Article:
October 7, 2016: Scientific Reports
Jusun Hwang, Kyunglee Lee, Young-Jun Kim, Jonathan M Sleeman, Hang Lee
To assess the status of research on wildlife diseases in the Republic of Korea (ROK) and to identify trends, knowledge gaps, and directions for future research, we reviewed epidemiologic publications on wildlife-associated diseases in the ROK. We identified a relatively small but rapidly increasing body of literature. The majority of publications were focused on public or livestock health and relatively few addressed wildlife health. Most studies that focused on human and livestock health were cross-sectional whereas wildlife health studies were mostly case reports...
October 5, 2016: Journal of Wildlife Diseases
Maria Angela Guzzardi, Patricia Iozzo, Minna K Salonen, Eero Kajantie, Riikka Airaksinen, Hannu Kiviranta, Panu Rantakokko, Johan Gunnar Eriksson
As the population ages, the occurrence of chronic pathologies becomes more common. Leukocyte telomere shortening associates to ageing and age-related diseases. Recent studies suggest that environmental chemicals can affect telomere length. Persistent organic pollutants (POPs) are most relevant, since they are ingested with foods, and accumulate in the body for a long time. This longitudinal study was undertaken to test if circulating POPs predict telomere length and shortening in elderly people. We studied 1082 subjects belonging to the Helsinki Birth Cohort Study (born 1934-1944), undergoing two visits (2001-2004 and 2011-2014)...
October 2016: Aging and Disease
Noushin Arfatahery, Abolfazl Davoodabadi, Taranehpeimaneh Abedimohtasab
Staphylococcus aureus is one of the most common causes of seafood-borne diseases worldwide, which are attributable to the contamination of food by preformed enterotoxins. In this study, a total of 206 (34.3%) Staphylococcus aureus strains were obtained from 600 fish and shrimp samples and were tested for their antimicrobial susceptibility. We assessed the prevalence of the genes responsible for the staphylococcal enterotoxins (SEA, SEB) and toxic shock syndrome toxin 1 (TSST-1) genes. The results indicated that 34% of aqua food samples were contaminated with S...
October 3, 2016: Scientific Reports
Saeed Banawas, Daniel Paredes-Sabja, Peter Setlow, Mahfuzur R Sarker
Clostridium perfringens type A can cause both food poisoning (FP) and non-food-borne (NFB) gastrointestinal diseases. Our previous study reported that a mixture of L-asparagine and KCl (AK) germinated spores of FP and NFB isolates well, but KCl and, to a lesser extent, L-asparagine induced spore germination only in FP isolates. We now report that the germination response of FP and NFB spores differs significantly in several defined germinants and rich media. Spores of NFB strain F4969 gerAA, gerKA-KC or gerKC mutants lacking specific germinant receptor proteins germinated slower than wild-type spores with rich media, did not germinate with AK, and germinated poorly compared to wild-type spores with L-cysteine...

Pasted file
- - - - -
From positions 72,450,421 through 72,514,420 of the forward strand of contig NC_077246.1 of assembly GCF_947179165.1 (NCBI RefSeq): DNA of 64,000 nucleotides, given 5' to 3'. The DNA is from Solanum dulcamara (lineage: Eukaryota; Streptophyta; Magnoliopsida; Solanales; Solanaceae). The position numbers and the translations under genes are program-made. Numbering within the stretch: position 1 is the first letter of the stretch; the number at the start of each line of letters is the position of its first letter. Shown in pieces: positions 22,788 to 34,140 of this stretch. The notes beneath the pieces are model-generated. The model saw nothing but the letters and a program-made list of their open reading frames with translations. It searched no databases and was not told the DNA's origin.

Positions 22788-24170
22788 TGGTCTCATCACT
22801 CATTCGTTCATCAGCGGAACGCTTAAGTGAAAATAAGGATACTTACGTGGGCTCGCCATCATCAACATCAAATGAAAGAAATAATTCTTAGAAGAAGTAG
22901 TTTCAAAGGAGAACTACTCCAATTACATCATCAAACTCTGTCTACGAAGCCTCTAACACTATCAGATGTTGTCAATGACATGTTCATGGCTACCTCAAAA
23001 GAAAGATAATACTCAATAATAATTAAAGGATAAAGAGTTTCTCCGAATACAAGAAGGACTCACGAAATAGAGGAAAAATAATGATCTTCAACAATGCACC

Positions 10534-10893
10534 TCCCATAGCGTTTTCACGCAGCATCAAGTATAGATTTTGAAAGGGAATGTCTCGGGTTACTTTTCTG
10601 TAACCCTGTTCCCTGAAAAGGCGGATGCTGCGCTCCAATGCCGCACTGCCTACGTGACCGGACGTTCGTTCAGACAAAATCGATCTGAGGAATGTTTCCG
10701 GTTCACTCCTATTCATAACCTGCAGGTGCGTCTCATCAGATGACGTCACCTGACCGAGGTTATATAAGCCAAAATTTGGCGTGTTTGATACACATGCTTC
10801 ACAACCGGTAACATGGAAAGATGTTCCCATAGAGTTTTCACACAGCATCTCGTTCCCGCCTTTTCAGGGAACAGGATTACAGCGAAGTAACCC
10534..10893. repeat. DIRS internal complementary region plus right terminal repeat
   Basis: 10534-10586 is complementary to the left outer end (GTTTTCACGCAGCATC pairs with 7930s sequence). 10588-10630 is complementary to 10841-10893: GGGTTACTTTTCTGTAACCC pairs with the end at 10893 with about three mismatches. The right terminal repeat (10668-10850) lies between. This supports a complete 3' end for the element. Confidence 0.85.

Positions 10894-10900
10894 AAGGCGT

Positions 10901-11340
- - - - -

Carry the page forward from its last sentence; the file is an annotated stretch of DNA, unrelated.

September 29, 2016: Microbiology
Divya Chaturvedi, Vinay Kumar Singh
Fasciolosis is a water and food-borne disease caused by the liver fluke Fasciola hepatica and Fasciola gigantica. This disease is widespread in different parts of the world. Lymnaeidae and Planorbidae snails are the intermediate hosts of these flukes. Snail population management is a good tool to control fasciolosis because gastropods represent the weakest link in the life-cycle of trematodes. Chlorophyll can be extracted from any green plant. Chlorophyllin was prepared from spinach in 100% ethanol by using different types of chemicals...
August 2016: Tropical Life Sciences Research
Ali Rostami, Seyyed Javad Seyyedtabaei, Somayeh Aghamolaie, Hamed Behniafar, Zohreh Lasjerdi, Alireza Abdolrasouli, Saeed Mehravar, Cosme Alvarado-Esquivel
Toxoplasmosis is the fourth most common cause of hospitalization and the second cause of death due to food-borne infections. We conducted a cross-sectional study to determine the prevalence, disease awareness and risk factors associated with toxoplasmosis among rural communities in Northern Iran. Data were obtained from serological testing and from participant's questionnaires and were analyzed using a logistic regression. Of the 630 participants, 465 (73.8%), and 12 (1.9%) had IgG and both IgG and IgM anti-Toxoplasma gondii antibodies, respectively...
2016: Revista do Instituto de Medicina Tropical de São Paulo
Carmen H S Chan, Sophie Octavia, Vitali Sintchenko, Ruiting Lan
De novo assembly of bacterial genomes from next-generation sequencing (NGS) data allows a reference-free discovery of single nucleotide polymorphisms (SNP). However, substantial rates of errors in genomes assembled by this approach remain a major barrier for the reference-free analysis of genome variations in medically important bacteria. The aim of this report was to improve the quality of SNP identification in bacterial genomes without closely related references. We developed a bioinformatics pipeline (SnpFilt) that constructs an assembly using SPAdes and then removes unreliable regions based on the quality and coverage of re-aligned reads at neighbouring regions...